Another area of consideration for those looking to upgrade hardware is the price at which those new foldables will be sold. Both the Galaxy Z Fold 3 and Fold 4 had the same launch price – $1,799. While it’s no rainy-day money, it’s mostly understandable for relatively nascent technology, which has always followed a certain pattern. That trend generally says new tech is much more expensive, with subsequent generations getting more reasonably priced as time goes on.

That trend might have broken in 2023, as many other things have.

It’s looking like the Galaxy Z Fold 5 and Z Flip 5 will see a price increase of approximately €100 each – at least in France. That said, the report is limited to European pricing, leaving US pricing currently unknown.

Google and OnePlus want your attention

The last couple of years have seen Samsung crowned as the most successful foldable manufacturer, but Google and OnePlus are vying for that title with new and upcoming devices that offer up some competition.

The Pixel Fold has gone through its announcement and release, meaning the device has stirred up some publicity – good and bad. Overall, the Pixel Fold is a solid phone with some serious potential, especially considering this is Google’s first attempt at a product the general market knows very little about. The glaring error on Google’s part is the pricing, unfortunately. At $1,799, it’s hard to justify the Pixel Fold when the Galaxy Z Fold 5 is sitting around the corner at (probably) the same price.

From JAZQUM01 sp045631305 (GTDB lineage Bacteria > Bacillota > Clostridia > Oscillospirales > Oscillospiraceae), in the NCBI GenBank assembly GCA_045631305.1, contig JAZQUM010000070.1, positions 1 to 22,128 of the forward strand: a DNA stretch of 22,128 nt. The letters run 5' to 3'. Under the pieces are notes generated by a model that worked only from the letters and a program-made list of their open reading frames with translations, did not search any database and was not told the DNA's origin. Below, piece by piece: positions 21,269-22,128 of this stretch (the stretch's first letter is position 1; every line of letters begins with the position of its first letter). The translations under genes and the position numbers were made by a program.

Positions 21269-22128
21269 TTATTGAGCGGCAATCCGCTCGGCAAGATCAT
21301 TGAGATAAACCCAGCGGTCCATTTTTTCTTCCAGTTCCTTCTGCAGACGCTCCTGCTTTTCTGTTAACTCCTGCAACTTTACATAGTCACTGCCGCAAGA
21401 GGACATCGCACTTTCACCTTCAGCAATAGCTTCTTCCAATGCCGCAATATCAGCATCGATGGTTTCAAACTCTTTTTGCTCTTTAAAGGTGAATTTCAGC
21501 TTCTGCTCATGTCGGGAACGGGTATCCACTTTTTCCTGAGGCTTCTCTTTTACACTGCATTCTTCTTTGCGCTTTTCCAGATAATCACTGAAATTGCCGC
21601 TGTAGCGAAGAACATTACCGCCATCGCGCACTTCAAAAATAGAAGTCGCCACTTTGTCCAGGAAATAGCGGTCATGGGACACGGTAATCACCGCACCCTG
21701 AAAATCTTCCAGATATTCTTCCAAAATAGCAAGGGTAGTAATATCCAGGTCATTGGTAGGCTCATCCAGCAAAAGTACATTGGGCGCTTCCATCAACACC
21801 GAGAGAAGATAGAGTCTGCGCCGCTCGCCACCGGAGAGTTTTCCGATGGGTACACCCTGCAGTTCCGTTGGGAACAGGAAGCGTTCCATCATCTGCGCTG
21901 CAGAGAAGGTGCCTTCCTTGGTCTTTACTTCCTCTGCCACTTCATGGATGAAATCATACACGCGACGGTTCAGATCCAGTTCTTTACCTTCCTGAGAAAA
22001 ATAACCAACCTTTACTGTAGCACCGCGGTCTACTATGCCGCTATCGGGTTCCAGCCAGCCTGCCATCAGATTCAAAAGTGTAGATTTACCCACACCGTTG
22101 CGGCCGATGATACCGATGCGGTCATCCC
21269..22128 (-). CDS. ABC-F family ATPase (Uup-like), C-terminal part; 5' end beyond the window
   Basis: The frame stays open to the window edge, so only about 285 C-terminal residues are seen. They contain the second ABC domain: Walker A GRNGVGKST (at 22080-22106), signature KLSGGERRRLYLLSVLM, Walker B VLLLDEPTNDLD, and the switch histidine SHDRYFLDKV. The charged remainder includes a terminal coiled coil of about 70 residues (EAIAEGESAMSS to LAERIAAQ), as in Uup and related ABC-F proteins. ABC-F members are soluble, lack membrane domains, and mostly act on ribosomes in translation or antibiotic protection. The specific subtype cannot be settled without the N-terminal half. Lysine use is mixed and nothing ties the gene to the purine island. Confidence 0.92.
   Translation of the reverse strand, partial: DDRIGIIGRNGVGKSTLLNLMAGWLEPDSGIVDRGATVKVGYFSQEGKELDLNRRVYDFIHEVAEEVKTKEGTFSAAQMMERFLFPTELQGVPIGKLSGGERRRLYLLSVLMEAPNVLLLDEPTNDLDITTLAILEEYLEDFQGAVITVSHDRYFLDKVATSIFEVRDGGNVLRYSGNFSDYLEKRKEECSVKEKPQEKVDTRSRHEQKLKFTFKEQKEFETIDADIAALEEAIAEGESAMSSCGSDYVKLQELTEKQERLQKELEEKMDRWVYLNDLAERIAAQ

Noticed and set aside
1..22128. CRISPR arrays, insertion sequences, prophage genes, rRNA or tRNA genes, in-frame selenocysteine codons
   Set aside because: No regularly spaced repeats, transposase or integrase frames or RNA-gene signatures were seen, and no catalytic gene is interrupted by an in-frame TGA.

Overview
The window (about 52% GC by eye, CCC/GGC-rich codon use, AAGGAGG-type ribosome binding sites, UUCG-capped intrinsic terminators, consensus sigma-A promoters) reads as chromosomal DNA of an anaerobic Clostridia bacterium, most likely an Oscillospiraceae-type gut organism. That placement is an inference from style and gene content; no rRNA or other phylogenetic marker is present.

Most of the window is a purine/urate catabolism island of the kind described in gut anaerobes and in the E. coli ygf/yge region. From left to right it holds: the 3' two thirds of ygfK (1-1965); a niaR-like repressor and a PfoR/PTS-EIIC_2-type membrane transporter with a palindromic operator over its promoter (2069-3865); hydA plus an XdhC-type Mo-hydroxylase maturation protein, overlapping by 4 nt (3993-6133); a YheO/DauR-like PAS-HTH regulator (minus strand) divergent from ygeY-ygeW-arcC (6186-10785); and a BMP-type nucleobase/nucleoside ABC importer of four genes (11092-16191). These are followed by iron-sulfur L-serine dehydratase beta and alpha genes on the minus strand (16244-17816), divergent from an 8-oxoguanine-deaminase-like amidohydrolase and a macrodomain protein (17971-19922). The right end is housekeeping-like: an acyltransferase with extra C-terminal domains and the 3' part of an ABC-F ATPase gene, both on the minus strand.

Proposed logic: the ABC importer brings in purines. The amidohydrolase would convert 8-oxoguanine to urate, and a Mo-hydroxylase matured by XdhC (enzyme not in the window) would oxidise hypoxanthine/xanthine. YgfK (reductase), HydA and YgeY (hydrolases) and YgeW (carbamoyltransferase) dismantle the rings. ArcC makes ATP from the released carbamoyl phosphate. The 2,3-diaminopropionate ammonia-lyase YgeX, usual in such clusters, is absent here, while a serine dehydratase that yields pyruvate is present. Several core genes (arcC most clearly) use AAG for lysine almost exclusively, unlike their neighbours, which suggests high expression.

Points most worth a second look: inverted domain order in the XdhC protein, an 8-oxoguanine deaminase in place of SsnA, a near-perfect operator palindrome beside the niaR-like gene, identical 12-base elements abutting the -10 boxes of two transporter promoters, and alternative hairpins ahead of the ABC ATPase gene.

The OnePlus Open, on the other hand, is set to debut sometime in August. The 8-inch foldable is expected to pack a Snapdragon 8 Gen 2, following in Samsung’s footsteps. While there’s no word on pricing, we’re more than confident that it will not be cheap, but it may not be as expensive as Google and Samsung feel is right.







Are you upgrading?

Let’s say you own a Galaxy Z Fold or Flip of any generation – are you trading it in or selling it to grab a Z Fold 5 or Flip 5?

It’s worth noting that those who do upgrade are more than likely to trade in, whether that’s through a carrier or directly from Samsung. At launch, Samsung has historically been more generous with trade-in values, offering more than any other buyer simply because it can recycle or resell older devices with relative ease. However, that trend has changed recently as well. The company is still running a $50 gift credit and up to $340 enhanced trade-in credit for anyone who reserves before the announcement.

We’re hoping that trading in a Galaxy Z Fold 4 for a Fold 5 means heavy savings. If trade-in values are as attractive as we’ve seen in the past, those who pre-order are likely to see a final price tag of a few hundred rather than close to $2,000. Unfortunately, there’s no telling where Samsung will set trade-in values, though it’s still a no-brainer for some looking to upgrade.

The improvements are there, but that still means an expensive device. On top of that, Google and OnePlus are becoming viable contenders. Depending on which form of Android you prefer, a foldable with OxygenOS or stock Android might sound even more appealing than Samsung’s extremely popular OneUI.

In any case, let us know your thoughts. We’re genuinely curious about how users are feeling about Samsung’s foldable prior to the official announcement. Things could change, and the Z Fold 5 or Flip 5 might be housing a bombshell improvement we know nothing about. If that isn’t the case, are you upgrading?

Reserve for $50 credit from Samsung